According to the investigation, he would have arrived at 8631 Peach Street around 2 PM But after more search, it was discovered that the delivery site was not a house. Still, a tower site for T.V. transmissions in a wooded area just off Peach Street, and the only way to reach it was via a dirt road. 

They swept the area and found footprints that were identical to Wells’ shoes and the tracks of his Geo metro, but there were no clues in the area as to his motivations or how he got there. 

However, the police could determine that he already had the collar bomb around his neck during his time in the place, which means he entered the PNC Bank at 2:20 PM wearing it. 

The bank was located about two miles away up Peach Street, and Wells was wearing a T-shirt with the word “Guess” across his chest and is it a shirt his relative claimed was not his.

Based on the investigation, Wells had specific instructions from the unknown criminals to enter the bank quietly with the weapon he was given and avoid panicking the tellers or customers in it. He only had to use the weapon if someone refused to cooperate or tried to leave the place. 

Jon Sekel, who was a witness to the armed bank robbery, saw Wells enter the bank wearing a disguised cane and a shoebox underneath his shirt. At this point, the bomb was already around Wells’ neck, as previously mentioned. 

Wells handed a white envelope to a bank teller and spoke low. Wells wrote to the bank teller, “Gather employees with access codes to vault and work fast to fill the bag with $250.000. You have only 15 minutes.” 

To make things hasty, Well lifted his shirt to show the bomb that was also mentioned on the note, but the teller shouted “Audrey!” as it was the code for a robbery. 

A teller told a customer to get out, and soon a crowd began to walk out of the banks quietly and without any suspects as the entire team in the bank was alarmed. 

Wells was told by the teller that there was no way into the vault and that he could only give $8.702 at the moment. 

Sekel, one of the witnesses, stated that even when they passed right past him, he didn’t blink an eye. He added that Wells did not appear cocky or scared, but he was rather calm in that situation.

The Bizarre Collar Bomb Heist #4 -

Following the money and the situation, Wells, as instructed, left a sealed letter for the police and his driver’s license with the teller. Witnessing the situation, a woman with a cell telephone called 911, and Wells left the bank three minutes after while he was enjoying a Dum Dum he had taken from the counter.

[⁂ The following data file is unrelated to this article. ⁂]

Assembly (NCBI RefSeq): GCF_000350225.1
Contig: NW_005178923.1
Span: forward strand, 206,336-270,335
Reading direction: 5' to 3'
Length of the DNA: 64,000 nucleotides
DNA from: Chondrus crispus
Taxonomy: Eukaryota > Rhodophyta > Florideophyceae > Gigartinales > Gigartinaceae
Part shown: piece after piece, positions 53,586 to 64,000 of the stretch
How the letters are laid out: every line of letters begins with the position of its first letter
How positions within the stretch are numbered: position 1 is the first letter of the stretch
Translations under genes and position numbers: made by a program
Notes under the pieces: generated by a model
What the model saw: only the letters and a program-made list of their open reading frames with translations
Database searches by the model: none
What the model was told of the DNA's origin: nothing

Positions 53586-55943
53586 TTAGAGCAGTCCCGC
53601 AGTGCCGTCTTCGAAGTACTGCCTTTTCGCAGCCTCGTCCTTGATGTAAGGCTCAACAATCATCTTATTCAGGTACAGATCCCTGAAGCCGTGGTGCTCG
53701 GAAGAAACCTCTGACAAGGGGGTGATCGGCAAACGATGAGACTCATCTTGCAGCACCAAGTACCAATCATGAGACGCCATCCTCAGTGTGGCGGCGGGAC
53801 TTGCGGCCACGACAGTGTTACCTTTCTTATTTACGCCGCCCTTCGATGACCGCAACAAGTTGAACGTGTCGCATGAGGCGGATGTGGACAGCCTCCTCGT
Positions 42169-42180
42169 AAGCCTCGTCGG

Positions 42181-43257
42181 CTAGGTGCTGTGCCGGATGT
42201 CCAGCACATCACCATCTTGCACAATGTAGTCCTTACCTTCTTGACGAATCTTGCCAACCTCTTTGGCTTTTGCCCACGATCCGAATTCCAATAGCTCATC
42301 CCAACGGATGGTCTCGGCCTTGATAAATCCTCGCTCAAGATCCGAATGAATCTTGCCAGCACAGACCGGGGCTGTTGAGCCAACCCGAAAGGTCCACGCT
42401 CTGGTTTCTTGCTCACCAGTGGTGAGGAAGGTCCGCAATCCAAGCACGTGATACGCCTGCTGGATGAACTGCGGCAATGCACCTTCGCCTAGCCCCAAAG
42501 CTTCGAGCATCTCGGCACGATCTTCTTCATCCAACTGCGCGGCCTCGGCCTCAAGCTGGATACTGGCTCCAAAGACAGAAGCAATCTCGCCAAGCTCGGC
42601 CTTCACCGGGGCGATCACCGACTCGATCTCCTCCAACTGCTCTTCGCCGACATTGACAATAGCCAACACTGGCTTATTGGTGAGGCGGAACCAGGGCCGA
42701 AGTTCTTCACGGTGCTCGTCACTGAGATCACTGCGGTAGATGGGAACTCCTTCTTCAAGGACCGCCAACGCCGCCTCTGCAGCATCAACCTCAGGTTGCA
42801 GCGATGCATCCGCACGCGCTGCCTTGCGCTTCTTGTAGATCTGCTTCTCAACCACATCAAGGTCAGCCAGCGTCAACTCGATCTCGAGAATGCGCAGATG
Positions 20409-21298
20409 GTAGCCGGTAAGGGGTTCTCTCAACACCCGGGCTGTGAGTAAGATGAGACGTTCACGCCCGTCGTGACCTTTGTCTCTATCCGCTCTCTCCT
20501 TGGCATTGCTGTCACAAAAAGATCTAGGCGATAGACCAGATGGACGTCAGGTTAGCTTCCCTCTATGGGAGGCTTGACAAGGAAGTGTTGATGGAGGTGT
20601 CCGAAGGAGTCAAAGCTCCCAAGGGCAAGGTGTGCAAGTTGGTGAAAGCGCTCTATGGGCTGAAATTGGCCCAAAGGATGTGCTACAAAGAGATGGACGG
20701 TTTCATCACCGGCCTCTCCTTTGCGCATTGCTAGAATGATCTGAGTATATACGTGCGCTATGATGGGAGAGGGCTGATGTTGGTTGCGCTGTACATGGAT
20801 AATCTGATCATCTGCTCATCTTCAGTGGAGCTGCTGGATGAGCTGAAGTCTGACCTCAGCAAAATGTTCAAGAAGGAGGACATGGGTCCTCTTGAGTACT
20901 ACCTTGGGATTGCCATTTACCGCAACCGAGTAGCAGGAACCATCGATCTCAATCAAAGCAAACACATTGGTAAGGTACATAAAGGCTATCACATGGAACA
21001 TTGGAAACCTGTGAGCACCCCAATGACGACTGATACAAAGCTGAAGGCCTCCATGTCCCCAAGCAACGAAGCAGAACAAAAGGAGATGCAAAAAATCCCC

Before continuing with the rest of the situation, the police would find several pages of instructions in Wells’s car that followed what was next in the robbery. 

The first note stated, “Exit the bank with the money and go to McDonald’s restaurant. Get out of the car and go to the small sign reading “Drive-thru/Open 24 hr in the Flower Bed. By the sign, there is a rock with a note attached to it. It contains your next instructions.”

After taking it, Wells was directed to Peach Street by a two-page note. This note instructed him to walk several miles to a wooded area.

State troopers stopped Wells shortly after and handcuffed him while he explained about the bomb. 

He was left on the ground by the troopers, who shouted for help after visually verifying that the device was around his neck and the bomb squad. 

The rest of the event is mentioned above and how everything led to his death.

The Bizarre Collar Bomb Heist #5 -

Finding Suspects – Is It “Us” or Only a “He/She”?

With all the details about the heist so far, we know it can be hard to follow, but we can summarize it as a pizza delivery man who went to the wrong place and was caught behind a conspiracy. 

However, is this really true? We will need to dive into the actual police investigation after the previous evidence mentioned in the event is found.

First, the police noticed that Wells was directed by notes that threatened him to follow the instructions as it was the only way to remove the bomb. Otherwise, he would just die. 

Wells was warned that sentries would monitor him and that if anyone or anything interfered, the collar bomb would be detonated. 

Thus, Wells had to follow the instructions and basically look for keys, clues, and instructions around the city so he would eventually have the combination to liberate himself. 

However, this seems to be based on the fact that Brian Wells never had a chance. The plot assumed Wells would be able to rob the $250.000 from the bank and drive around in a Geo metro equipped with a collar bomb. It didn’t make any sense. 

Hours after Wells’ death, cops attempted to complete the hunt by themselves. After bouncing from one clue to another, the final clue location was found empty. 

The police intervened, and it seemed like the person who had executed this plan had stopped it. It is important to note that the instructions included words such as “we” or “us,” which makes it appear that many conspirators and investigators had doubts if it was actually more than one involved. 

So, with these events, what was next? The theories for the crime.

The Bizarre Collar Bomb Heist #6 -

Among all the suspects and proofs, William A. Rothstein became the first suspect for the police. 

William was a hoarder who wore dungarees and chest pouches that had pens and notebooks. 

He was very capable as he was a polyglot and an engineer who also teaches introductory mechanics at a high school. 

But what led the police to him? Another very bizarre incident. 

Less than 30 days after the main incident, the police received a call from William Rothstein that stated that at 8645 Peach Street, in the garage, there was a frozen body in a freezer.